The Nothing But Knit campaign is the first community initiative tied to the 2021 NBA All-Star Game, and aims to collect up to 5,000 knitted beanies for distribution to volunteers, hospitality workers, players and league officials.
A Utah-based company that runs dozens of event centers across the United States is making plans to open its first Indiana venue, in Carmel.
Lucas Oil Products founder Forrest Lucas told IBJ last year that he and his wife planned to continue hosting events on their estate even though Carmel zoning officials denied the Lucases’ request for a variance that would allow large events at the property.
Meeting Professionals International books more than 10,000 meetings and events annually for large companies. By hosting the group, Visit Indy hopes some of those companies will choose Indianapolis in the future.
Popular travel website TripAdvisor on Tuesday said it has included the landmark at 650 N. Meridian St. on its list of “America’s 20 Most Beautiful Churches, Cathedrals & Basilicas Worth Visiting.”
U.S. companies spend hundreds of millions annually on entertaining customers and clients at sporting events, tournaments and arts venues, an expense they can no longer partially deduct from their tax bill under new law.
The number of tourism and hospitality jobs in Indianapolis also grew—from 77,800 in 2015 to 80,600 in 2016, according to the report.
With a series of high-profile workplace sex scandals on their minds, some employers are making changes to their holiday parties, especially when it comes to alcohol.
The 2022 College Football Playoff National Championship game is expected to have a $150 million economic impact on Indianapolis.
In September, the Carmel Board of Zoning Appeals denied a variance request from Forrest and Charlotte Lucas to allow for large gatherings on their massive West 116th Street estate. That decision hasn’t stopped the parties.
The Lucases have hosted major gatherings on their West 116th Street estate since 2011—but with no special permitting or commercial zoning that a traditional event center would need.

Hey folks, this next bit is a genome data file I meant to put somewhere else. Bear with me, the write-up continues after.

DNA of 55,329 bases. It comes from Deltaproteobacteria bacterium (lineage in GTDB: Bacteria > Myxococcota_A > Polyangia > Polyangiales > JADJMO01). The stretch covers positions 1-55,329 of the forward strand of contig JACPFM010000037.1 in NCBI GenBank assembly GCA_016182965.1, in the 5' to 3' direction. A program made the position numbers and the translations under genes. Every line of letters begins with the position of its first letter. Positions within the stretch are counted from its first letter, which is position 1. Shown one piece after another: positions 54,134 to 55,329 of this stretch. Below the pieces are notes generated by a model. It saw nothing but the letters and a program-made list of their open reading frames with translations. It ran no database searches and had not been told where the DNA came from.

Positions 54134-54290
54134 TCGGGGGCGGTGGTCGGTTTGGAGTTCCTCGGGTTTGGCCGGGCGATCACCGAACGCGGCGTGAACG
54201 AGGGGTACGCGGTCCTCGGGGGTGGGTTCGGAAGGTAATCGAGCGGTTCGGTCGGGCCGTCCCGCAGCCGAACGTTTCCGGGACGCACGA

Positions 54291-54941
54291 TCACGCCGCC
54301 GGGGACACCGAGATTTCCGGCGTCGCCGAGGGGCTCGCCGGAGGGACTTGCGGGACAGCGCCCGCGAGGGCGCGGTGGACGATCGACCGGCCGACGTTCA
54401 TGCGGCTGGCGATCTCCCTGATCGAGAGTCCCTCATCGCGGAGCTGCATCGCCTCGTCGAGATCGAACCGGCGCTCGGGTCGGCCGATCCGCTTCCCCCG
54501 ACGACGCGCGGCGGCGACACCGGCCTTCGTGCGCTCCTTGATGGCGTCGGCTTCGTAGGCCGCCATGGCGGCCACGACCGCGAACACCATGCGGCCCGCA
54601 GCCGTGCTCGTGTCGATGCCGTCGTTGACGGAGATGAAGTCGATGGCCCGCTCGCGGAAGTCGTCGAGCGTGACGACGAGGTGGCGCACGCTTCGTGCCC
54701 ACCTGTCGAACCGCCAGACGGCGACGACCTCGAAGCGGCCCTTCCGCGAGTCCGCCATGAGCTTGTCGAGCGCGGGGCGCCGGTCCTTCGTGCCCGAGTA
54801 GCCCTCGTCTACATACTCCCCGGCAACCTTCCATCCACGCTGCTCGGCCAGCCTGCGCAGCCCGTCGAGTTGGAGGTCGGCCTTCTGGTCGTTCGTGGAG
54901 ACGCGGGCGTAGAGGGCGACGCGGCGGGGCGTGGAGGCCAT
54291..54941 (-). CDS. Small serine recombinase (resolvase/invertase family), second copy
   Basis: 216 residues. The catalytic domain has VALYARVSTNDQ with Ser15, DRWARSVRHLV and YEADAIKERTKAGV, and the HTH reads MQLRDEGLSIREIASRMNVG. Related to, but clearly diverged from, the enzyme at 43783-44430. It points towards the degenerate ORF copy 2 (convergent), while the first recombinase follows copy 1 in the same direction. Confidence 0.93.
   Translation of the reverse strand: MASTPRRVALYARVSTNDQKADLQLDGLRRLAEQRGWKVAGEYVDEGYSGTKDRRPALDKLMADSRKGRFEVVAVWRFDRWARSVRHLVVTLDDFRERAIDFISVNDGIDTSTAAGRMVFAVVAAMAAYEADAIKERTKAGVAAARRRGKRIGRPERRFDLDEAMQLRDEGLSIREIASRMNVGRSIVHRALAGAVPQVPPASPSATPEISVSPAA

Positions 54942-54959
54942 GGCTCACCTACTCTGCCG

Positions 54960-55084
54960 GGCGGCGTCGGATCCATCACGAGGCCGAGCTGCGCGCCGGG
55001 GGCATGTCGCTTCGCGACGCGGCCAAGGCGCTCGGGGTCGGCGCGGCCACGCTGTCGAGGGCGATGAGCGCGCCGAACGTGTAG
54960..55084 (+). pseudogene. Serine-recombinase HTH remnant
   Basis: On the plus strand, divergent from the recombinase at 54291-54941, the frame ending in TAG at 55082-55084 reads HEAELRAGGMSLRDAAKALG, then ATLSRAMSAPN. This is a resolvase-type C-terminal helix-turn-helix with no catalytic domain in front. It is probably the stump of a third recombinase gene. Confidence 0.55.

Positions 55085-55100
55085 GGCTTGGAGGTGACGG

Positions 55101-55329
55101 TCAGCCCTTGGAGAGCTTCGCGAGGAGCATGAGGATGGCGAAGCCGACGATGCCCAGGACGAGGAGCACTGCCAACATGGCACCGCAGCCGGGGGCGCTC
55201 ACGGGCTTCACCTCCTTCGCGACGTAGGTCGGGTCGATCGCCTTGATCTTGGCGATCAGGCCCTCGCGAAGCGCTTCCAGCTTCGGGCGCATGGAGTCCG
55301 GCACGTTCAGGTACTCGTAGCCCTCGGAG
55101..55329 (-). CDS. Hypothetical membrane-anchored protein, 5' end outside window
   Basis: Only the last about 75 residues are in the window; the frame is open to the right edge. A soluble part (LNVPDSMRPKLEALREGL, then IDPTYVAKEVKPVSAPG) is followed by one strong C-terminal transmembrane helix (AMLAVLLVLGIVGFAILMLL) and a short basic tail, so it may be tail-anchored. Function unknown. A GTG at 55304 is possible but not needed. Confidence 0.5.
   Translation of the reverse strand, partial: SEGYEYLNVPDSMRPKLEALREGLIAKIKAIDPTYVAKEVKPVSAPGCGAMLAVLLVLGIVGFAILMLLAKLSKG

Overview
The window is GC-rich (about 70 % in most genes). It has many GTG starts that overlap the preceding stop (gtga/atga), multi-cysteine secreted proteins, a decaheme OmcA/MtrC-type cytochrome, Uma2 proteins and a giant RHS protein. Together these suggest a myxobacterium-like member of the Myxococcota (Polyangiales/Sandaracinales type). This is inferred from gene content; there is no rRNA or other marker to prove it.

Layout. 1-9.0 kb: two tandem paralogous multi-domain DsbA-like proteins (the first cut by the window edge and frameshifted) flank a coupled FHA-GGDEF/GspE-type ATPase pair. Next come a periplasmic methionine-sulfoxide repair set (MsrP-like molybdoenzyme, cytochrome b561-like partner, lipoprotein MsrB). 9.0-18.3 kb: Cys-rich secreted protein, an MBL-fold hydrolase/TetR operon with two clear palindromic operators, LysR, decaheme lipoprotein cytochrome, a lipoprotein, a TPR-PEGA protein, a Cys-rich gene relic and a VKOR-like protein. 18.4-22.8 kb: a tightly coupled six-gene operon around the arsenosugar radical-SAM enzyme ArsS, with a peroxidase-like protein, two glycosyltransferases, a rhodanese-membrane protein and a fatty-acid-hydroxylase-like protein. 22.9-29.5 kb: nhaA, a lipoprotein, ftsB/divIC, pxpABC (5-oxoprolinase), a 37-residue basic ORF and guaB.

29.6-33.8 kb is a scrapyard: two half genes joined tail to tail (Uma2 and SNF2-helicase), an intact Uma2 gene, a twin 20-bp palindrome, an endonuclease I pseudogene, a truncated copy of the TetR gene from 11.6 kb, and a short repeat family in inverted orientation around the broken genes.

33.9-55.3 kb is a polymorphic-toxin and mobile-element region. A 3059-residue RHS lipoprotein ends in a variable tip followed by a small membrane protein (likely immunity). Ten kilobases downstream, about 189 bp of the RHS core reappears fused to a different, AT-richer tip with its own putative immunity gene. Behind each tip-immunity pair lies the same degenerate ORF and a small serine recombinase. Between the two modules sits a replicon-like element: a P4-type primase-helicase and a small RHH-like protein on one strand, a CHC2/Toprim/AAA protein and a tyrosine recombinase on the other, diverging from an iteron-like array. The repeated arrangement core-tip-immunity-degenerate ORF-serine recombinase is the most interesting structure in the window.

Zionsville resident Sarah Agee, who launched Plum & Poppy Weddings and Events about five years ago, talks about the trends shaping her business.
The owners of the popular miniature golf course, arcade and party-hosting facility have sold the property along busy State Road 37 to a buyer who plans to open a used-car business.
The company dreamed of becoming a major hospitality industry player and saw Grand Park Sports Campus as the place to hit a home run. But there were signs of trouble from the start, and unpaid bills quickly piled up.
Mike Fox, who spent 33 years as stadium director at Lucas Oil Stadium and the Hoosier Dome, will now oversee facility operations at the Indianapolis Motor Speedway.
At a time when revenue from its work horse—a casino that opened in late 2006—remains unpredictable, French Lick Resort is rolling the dice on a new strategy: one built on pursuing group sales to increase bookings at the resort and build exposure that will bring guests back for leisure visits. It’s already paying dividends.
Operators are pouring hundreds—in some cases millions—of dollars into renovations of existing barns or built-from-scratch centers that combine the rustic with the elegant, all to feed the still-growing trend of barns as places for weddings and other events.
The Indianapolis Downtown Restaurant & Hospitality Association is making big adjustments to its “Devour” events starting next year, the organization announced Monday.
Jim Martin wants all event organizers and venue managers to throw out their folders stuffed with emergency instructions and upload all of that information to their phones.